One of the problems with trials in New Zealand, and I said it could be counterproductive if we do not take the community with us, is that although the trial will be held in New Zealand, the Pitcairn witnesses based in New Zealand cannot just be subpoenaed to the trial. There has to be some extradition proceedings to get them into a court, unless they go there willingly. From the evidence heard by the select committee they would not necessarily go there, so the justice process would be undermined and it would be to the disadvantage of the victims.
People are still grappling with this idea that Pitcairn Island is a small community. Is it really a nation? I do not think so. It is true that Pitcairn Island is a nation in the sense that the people have their own history and their own language. But we do not need to treat Pitcairn as an absolute nation. Niue, which has an association with New Zealand, does not have full national rights but we give its people the authority to have their own processes and their own trials.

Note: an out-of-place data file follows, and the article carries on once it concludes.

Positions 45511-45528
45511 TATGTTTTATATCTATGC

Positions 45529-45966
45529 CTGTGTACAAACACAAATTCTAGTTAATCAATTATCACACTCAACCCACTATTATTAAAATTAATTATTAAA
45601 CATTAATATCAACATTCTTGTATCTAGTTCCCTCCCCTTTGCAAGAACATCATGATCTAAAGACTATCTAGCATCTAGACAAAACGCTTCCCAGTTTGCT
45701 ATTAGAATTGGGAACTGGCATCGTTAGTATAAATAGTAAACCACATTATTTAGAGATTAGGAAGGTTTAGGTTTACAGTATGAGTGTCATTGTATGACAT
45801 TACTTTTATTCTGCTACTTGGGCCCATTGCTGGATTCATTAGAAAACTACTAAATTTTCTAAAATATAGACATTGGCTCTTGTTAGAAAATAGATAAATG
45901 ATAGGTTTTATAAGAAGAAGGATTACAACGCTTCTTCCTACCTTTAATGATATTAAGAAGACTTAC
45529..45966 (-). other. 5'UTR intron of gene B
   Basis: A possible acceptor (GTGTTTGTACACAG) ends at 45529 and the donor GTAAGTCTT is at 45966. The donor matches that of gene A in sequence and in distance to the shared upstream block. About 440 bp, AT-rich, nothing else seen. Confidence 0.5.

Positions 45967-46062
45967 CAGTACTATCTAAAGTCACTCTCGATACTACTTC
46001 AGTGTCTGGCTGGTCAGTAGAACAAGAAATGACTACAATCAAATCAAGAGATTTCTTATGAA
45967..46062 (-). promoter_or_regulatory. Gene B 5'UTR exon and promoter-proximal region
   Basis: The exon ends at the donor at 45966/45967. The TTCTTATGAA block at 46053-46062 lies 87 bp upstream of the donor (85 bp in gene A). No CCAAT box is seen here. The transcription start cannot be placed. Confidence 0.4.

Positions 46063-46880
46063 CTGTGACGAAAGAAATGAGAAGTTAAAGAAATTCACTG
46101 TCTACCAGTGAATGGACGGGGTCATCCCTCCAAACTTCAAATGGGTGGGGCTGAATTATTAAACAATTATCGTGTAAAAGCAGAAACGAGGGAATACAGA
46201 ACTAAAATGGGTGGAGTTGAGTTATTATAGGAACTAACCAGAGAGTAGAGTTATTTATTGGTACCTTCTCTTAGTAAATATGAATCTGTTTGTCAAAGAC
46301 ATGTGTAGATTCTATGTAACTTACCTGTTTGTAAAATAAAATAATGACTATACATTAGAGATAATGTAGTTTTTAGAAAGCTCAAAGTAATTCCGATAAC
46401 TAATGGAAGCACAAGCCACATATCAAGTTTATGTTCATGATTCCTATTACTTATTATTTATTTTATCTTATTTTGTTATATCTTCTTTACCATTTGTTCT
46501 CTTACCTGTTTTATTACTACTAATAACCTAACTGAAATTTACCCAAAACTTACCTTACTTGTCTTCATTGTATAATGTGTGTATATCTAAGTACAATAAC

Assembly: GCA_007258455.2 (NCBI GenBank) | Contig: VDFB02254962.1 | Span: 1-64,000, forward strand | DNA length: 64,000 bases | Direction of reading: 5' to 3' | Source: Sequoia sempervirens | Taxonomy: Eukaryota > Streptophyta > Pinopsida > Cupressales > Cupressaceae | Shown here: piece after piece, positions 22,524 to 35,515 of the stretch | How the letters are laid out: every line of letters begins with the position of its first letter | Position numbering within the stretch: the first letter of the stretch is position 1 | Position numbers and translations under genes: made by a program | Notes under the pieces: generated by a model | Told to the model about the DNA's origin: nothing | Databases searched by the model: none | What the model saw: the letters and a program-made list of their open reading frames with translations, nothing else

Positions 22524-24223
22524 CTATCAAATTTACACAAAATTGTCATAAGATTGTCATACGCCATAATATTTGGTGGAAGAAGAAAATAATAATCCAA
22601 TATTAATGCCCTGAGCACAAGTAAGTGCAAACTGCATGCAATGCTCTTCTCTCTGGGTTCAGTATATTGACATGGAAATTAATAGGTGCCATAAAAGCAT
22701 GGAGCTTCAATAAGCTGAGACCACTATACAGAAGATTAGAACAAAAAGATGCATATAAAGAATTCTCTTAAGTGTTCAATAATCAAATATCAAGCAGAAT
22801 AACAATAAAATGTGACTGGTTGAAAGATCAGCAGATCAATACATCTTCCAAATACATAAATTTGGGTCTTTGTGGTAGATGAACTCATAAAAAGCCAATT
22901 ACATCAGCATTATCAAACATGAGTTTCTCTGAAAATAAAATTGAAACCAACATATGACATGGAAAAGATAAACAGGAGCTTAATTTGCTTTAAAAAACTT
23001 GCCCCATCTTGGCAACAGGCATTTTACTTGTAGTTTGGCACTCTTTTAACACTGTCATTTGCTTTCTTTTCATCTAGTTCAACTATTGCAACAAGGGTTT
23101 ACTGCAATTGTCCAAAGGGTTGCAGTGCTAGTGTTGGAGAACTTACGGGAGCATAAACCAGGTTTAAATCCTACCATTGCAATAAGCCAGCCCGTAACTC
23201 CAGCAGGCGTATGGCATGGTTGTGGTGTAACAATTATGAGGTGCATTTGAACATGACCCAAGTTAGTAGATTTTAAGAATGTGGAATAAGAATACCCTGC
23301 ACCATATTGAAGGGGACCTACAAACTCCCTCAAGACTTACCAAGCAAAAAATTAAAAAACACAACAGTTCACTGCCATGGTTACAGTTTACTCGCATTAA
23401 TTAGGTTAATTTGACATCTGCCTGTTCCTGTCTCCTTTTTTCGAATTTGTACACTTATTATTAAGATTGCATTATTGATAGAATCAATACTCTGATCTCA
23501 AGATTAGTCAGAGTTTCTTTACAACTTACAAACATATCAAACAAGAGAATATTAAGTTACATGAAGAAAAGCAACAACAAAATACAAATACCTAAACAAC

We have to listen to the community. That is what I think we will have failed to do if we pass this bill. We will have failed to listen to the community and listen to what they want. These people have their own distinct identity and history. I think that if we do something against that will, we will frustrate the intention of this bill.
The smallness of the society creates additional problems. The smallness of the society and the history of mutiny on the Bounty are the reasons that the international media will be so interested in this trial. But the trials being held in New Zealand will impact hugely on the community, and the Pitcairn Islanders I think are justifiably concerned that they will be portrayed in the media as weird people.